Dietetic Internship Update :: School Food Service {I’ve Got the Power!}

Week 1 of School Food Service… Check!

So far, this rotation has been a mix of awesome-incredible-wonderful and loathsome-contemptible-dreadful.

Let’s break it down, shall we?

Day 1 :: Tour of the main kitchen/central office facilities, as well as the elementary school I will working at. I met the staff and volunteered to play a game/give a presentation during lunch time, which was promptly set up for the next day (!).

The rest of my day was filled with hours of reading school food guidelines. I am pretty much an expert now.

Day 2 :: The day began with peeling and chopping an entire case of sweet potatoes to serve to the kids during my presentation.

I made the mistake of my telling my preceptor that I wouldn’t consider myself a chef and that I don’t do a ton of cooking, which I think he took as I don’t know how to cook.  He was trying to tell me how to hold and use a knife…


PG-rated commentary.

Pro-Tip :: Don’t try and be modest, and down-play your strengths.  Be confident in your skills, or else deal with the exasperating consequences.

Side Note :: Have you ever had raw sweet potatoes, sliced into chip size, drizzled with honey? Me either until Wednesday, but damn it’s good! Try it!

Then I headed over to the elementary school to play my Fruit and Veggies of the Rainbow game!


The kids are freaking adorable. There were 3 lunches, so I got to play 3 different times.

Lemme tell you, there is nothing more fun and smile-inducing than making a cafeteria full of first and second graders scream the names of fruits and vegetables at the tops of their lungs.

And who would have thought it, but the kids GOBBLED up the sweet potatoes! #sweetsuccess

Then I came back to the office and brainstormed ideas to get kids to eat more fruits and veggies.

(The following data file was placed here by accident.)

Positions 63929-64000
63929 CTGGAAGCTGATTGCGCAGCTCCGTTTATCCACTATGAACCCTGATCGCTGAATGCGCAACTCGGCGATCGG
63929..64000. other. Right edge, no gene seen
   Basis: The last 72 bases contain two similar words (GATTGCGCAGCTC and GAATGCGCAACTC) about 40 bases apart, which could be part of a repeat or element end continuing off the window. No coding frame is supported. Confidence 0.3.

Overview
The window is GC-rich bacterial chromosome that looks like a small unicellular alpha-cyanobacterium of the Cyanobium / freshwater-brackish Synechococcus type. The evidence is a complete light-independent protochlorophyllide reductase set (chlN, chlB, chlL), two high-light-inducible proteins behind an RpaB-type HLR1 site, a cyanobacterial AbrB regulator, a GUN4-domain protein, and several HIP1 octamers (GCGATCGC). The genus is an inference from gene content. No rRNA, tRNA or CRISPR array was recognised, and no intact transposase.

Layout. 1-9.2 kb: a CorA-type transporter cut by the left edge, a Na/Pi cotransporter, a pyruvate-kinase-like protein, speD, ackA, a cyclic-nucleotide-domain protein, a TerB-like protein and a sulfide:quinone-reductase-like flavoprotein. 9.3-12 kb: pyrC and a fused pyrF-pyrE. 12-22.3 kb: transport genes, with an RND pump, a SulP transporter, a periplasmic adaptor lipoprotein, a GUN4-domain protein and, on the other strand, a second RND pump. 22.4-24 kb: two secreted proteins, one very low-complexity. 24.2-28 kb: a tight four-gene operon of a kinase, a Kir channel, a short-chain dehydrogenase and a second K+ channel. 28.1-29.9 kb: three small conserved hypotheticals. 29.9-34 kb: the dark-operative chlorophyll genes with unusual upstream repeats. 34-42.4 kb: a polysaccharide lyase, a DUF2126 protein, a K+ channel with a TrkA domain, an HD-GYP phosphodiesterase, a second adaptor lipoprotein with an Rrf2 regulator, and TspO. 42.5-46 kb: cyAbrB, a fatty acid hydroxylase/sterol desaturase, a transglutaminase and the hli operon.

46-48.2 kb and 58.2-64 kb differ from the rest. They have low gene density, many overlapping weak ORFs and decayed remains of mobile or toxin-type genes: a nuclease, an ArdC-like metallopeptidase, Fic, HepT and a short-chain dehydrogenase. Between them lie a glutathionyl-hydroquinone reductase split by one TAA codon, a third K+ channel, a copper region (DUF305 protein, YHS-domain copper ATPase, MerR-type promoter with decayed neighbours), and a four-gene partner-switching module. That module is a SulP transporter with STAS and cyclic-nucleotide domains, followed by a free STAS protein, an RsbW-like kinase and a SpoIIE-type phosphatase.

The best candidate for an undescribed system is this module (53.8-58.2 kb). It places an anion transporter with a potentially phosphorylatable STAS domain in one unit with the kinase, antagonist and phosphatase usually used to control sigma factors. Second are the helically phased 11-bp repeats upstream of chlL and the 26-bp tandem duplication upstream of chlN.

I liked my Eat a Rainbow Sticker Chart idea, so I went a little further with that…



And then created a survey to figure out which fruits and veggies the kids like most.


All in all, a fairly decent start to the rotation.

Day 3 :: I got in to work at 8 am and immediately started to do food prep once again. My first job was to chop up an entire case of zucchinis that needed to be used before they went bad.

Okay, so not that bad. Long, boring, time consuming. But I finished that. And then went back to my preceptor for more direction. “Oh, while you are at it, why don’t you chop up this case of cucumbers.”

My response:


Are you freaking kidding me.

But being the good little intern that I am, I of course completed my task with a smile on my face.

Ever wonder what 20lbs of chopped cucumber looks like?


Not. Fun. And now I have a freaking blister.

Chopping vegetables for 3 and 1/2 hours is not my idea of beneficial future RD training.

Needless to say, I was more than ready to get out of there and talk with kiddos more about their produce preferences.  Such a breath of fresh air.

Day 4 :: Remember when I was complaining about having to wake up at the ass-crack of dawn? Well Friday was my day to be there at 6am to get an idea of how the tray-line worked.